The music of Jamaica follows the history of the island; as major changes occurred socially and politically, new genres of music were created as a means for islanders to make their voices heard. To really make the most of your Jamaican vacation, try and attend an event where live music will be performed.
One of the first forms of music created in Jamaica was called mento. Mento songs originated in the rural areas of the island, through the use of the acoustic guitar, banjo, flutes, homemade bamboo saxophones, clarinets, and a rumba box. Percussion was important to this style of music as well, though actual drums were rarely used. Instead, islanders would bang out beats on whatever they could get their hands on. The instruments used, and the slow, country-music style has often allowed mento music to be easily confused with calypso, though they are two distinct styles, and calypso originated on Trinidad. Another style of music that originated on Trinidad, but is popular in Jamaica is steel pan.
Music has also historically been performed for work and entertainment. Work songs are an aspect of the tradition rooted in the culture of slavery, when songs were used to pass messages and gossip, though they also helped ease the work of the slaves. Songs of this type followed a traditional African call and response format. However, games are also sung, and children often gather in circles to sing and clap. Games are generally very physically demanding, so there are rarely instruments in these songs.
Religious music has been influenced by the various smaller religions popular on the island, most commonly Kumina, Pocomania, and Rastafari. These songs are generally accompanied by drumming and chanting. Songs can also include singing and other musical instruments. They are generally performed at all-night vigils and services.
As jazz and blues music from the United States began to be broadcast on Jamaican radio stations in the 1950s, some mento musicians branched off into the creation of a new style of music: ska. Local artists combined elements of the three styles, and in a stroke of genius began placing emphasis on the afterbeat, rather than the downbeat. Horns and bass guitar dominated these fast paced, upbeat songs. When the political climate in Jamaica took a turn for the worse, upbeat songs were not as desirable, and ska evolved into rocksteady, a genre of music with many of the same elements, but with a slower tempo and with the introduction to electric instruments. Classical music also has a small audience among some of the islanders.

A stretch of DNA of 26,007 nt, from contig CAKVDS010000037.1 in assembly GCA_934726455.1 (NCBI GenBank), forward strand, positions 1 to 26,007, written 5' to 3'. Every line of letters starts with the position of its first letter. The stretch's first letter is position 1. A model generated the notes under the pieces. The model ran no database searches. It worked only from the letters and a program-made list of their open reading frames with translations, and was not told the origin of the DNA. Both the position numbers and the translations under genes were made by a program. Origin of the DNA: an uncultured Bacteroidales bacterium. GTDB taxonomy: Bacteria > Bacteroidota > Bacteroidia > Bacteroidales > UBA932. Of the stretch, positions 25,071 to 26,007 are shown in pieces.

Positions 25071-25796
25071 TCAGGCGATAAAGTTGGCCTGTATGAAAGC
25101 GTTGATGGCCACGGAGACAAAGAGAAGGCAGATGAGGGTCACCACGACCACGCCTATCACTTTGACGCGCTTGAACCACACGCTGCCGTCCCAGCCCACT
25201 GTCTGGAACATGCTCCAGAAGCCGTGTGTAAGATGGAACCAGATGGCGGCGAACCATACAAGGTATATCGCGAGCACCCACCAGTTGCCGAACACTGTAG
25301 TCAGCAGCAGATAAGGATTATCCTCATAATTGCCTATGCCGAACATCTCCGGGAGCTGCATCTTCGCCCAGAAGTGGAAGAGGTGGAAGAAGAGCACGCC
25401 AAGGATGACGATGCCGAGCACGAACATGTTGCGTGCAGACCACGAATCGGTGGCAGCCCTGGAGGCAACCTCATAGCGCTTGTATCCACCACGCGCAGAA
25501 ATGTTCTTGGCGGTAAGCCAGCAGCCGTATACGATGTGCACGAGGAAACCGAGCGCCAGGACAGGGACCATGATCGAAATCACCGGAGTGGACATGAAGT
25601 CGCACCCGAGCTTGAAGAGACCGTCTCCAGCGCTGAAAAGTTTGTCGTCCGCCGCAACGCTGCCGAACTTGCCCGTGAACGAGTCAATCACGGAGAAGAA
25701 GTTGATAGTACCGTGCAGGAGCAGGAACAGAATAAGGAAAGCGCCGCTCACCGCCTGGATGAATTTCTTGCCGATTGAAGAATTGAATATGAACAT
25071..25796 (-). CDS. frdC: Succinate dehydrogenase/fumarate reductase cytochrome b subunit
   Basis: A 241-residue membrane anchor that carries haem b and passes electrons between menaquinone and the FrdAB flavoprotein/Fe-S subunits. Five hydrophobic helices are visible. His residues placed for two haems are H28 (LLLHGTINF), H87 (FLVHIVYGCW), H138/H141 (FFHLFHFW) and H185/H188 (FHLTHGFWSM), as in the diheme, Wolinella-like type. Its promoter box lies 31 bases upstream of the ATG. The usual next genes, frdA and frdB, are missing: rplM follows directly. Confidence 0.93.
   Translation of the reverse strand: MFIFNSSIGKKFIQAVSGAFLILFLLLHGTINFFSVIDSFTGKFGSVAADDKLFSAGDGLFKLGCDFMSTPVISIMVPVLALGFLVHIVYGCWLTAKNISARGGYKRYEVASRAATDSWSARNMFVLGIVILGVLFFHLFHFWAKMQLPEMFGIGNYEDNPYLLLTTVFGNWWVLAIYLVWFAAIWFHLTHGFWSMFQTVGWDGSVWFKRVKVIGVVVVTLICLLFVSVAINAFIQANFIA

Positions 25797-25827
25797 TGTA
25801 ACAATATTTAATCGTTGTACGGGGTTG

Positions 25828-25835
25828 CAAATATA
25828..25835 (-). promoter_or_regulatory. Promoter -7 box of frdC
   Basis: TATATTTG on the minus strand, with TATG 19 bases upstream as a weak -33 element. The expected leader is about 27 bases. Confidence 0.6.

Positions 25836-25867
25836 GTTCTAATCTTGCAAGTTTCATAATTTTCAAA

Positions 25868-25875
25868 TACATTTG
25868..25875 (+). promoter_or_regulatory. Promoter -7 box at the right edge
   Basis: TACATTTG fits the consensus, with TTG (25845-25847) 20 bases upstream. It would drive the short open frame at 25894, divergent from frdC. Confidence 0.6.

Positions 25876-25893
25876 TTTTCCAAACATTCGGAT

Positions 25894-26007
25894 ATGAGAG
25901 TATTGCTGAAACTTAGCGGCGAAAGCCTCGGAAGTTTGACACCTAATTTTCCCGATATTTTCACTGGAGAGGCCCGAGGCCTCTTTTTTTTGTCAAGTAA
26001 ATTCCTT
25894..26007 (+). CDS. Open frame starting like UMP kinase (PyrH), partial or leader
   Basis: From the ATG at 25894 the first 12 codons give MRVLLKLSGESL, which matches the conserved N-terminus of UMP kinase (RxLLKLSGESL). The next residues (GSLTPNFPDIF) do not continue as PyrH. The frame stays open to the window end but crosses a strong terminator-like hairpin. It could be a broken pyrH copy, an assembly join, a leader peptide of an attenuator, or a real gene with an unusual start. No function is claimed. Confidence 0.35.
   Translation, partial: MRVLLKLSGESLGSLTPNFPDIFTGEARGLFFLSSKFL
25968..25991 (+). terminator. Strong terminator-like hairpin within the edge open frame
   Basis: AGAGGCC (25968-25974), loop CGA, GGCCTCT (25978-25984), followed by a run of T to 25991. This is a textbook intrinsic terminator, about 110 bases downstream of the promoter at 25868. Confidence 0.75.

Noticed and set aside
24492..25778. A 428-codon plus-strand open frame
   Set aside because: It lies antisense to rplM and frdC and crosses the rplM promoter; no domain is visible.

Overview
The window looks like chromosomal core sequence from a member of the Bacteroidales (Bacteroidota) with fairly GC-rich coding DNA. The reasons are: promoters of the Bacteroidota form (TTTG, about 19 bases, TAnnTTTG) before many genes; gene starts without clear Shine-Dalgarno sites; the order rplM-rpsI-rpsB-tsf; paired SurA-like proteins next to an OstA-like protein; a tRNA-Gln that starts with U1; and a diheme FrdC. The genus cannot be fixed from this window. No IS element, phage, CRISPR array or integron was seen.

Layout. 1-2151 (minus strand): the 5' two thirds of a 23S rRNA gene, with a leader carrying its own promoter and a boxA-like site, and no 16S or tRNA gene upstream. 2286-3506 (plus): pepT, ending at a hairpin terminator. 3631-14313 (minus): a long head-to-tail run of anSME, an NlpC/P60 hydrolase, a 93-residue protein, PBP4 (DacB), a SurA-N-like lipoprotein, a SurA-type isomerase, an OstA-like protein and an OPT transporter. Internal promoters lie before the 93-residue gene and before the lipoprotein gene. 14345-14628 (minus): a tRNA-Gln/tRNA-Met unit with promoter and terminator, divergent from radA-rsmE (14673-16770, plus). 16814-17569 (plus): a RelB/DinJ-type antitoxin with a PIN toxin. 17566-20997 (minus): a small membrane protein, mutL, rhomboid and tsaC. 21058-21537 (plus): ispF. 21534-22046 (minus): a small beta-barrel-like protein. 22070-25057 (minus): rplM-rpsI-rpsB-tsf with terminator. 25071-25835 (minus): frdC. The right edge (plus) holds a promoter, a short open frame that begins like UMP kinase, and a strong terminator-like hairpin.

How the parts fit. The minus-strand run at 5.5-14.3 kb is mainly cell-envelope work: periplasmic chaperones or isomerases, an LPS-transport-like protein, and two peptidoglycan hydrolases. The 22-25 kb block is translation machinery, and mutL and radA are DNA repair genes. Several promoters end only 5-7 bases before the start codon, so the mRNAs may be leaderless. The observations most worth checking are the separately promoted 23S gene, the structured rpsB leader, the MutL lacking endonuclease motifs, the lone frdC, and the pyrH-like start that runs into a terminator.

Still, the music of Jamaica continued to evolve, and the worsening political and social climate of the island aided in the development of reggae. The 1960s disenfranchised youth of the island (many of which were Rastafarians) needed a way to voice their frustrations with the direction their country was going, and reggae music was it. Reggae is the musical decedent of mento, ska, and rocksteady, but the genre focuses on creating more meaningful lyrics and speaking out about what is important to the people of Jamaica.
There are numerous ways to hear Jamaican music first hand during your vacation to the island. Local musicians often put on performances at open air markets, or are hired by resorts to perform for guests. There are also several festivals each year that celebrate various genres of island music. Heineken Startime showcases performers in a variety of genres, the Reggae Sumfest offers a full week of different reggae concerts each day, and the Rebel Salute Music Festival celebrates traditional folk music.
Music is many things to the people of Jamaica: a form of entertainment, a release, an important part of their heritage, and a way to express themselves. To truly get a feel for the people of the island and what is meaningful to them, listen to the music, and if you can, attend a live performance. Listening to live music in Jamaica is sure to be a memory you'll keep of your vacation for years to come.
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